African press review 5 February 2013
An increase in the minimum wage for South Africa's farm workers, as well as the timetable for results in Kenya's upcoming election are among stories covered in the African papers today...
South African financial paper BusinessDay looks at the implications of the decision to increase the minimum wage for farm workers by 50%.
They will now earn less than 9 euros per working day, and many of them are seasonal fruit-pickers, so working days are few and far between.
The farmers are not happy. Agri South Africa executive director Hans van der Merwe said the new minimum wage, which comes into effect on 1 March, was unaffordable to small and medium holdings.
"It will lead to major structural adjustment," he said, "which will mean more capital intensity and bigger units, which will in time take over from small and medium farmers."
The commission which decided the amount of the increase has warned that South African agriculture will experience what they called "structural adjustment," away from the cheap labour model to one that is more concentrated, more highly-mechanised and employs fewer but better-paid workers.
The Congress of South African Trade Unions in the Western Cape has warned farmers who claim they can't pay the new minimum wage that failure to comply could lead to them losing their land.
Still in South Africa, and still in BusinessDay, it's reported that the Planning Minister, Trevor Manuel, yesterday sought to calm rising tensions between the South African mining industry and the government, calling for improved dialogue.
Miners and the government had to be in a position to persuade each other, the minister said at the annual Mining Conference in Cape Town.
Manuel’s comments follow a fractious year in which the Marikana massacre capped a period of extended labour unrest during which South African mining production declined substantially.
Nerves have remained frayed, culminating in a harsh exchange last month between Mineral Resources Minister Susan Shabangu and Anglo American Platinum following the company’s decision to slash 14,000 jobs at its mines.
Shabangu said at the time that Amplats had "betrayed the trust" of the government and raised the prospect of the company losing its mining licence.
By contrast, Manuel on Monday called for a lowering of the volume in exchanges between the two sides.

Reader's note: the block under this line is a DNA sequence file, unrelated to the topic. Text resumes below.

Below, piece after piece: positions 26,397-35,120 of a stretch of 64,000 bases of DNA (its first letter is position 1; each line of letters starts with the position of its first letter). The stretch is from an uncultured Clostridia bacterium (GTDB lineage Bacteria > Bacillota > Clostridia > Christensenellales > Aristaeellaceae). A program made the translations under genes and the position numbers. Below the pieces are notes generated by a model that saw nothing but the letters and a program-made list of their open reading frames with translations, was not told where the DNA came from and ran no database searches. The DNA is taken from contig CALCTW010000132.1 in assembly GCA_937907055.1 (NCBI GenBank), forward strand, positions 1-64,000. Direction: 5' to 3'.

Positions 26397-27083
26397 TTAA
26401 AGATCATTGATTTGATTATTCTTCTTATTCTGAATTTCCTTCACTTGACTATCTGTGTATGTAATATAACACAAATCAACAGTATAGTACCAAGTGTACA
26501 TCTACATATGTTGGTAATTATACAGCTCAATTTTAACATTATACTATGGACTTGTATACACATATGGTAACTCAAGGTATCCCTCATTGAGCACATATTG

Also at the conference on Monday, Minister Shabangu said the government would be “mindful” of South Africa’s global competitiveness, when reviewing the mining sector’s taxes.
Finance Minister, Pravin Gordhan, said in Davos last month that changes to the South African mining tax regime were not imminent.
In Kenya, The Standard reports that a request by a Kenyan human rights watchdog to file observations in the two Kenyan cases at the International Criminal Court in the Dutch city of The Hague has been rejected.
Judges at the ICC rejected the request by the Kenya Human Rights Commission, on the basis that submissions would not provide any new information and so would not assist in proper determination of the cases.
Last month, the Kenya Human Rights Commission filed a confidential request for leave to present evidence as a friend of the court, in the cases against four Kenyans including Jubilee coalition Presidential candidate Uhuru Kenyatta and his running mate William Ruto.
The commission is particularly worried about the safety of certain key witnesses. The judges said the court is aware of the general risks that witnesses in an international criminal trial may face.
The main story in the Kenyan Daily Nation reports that Kenyans will start getting the results of the 4 March General Election one-and-a-half hours after voting closes at 5pm.
The Independent Electoral and Boundaries Commission (IEBC) said on Monday it will start announcing the presidential results before those of the other five elective positions.
The polls body will use an Electronic Results Transmission System which will make it possible for the vote counts to be relayed directly from polling stations to three tallying centres located at the constituency, county and national levels.
With just 27 days to the elections, the IEBC yesterday demonstrated how presidential, governor and senate election results will be transmitted from the polling stations to the respective tallying centres where they will be compiled and announced.
The final outcome of the presidential race could be known 48 hours after the closure of polling stations.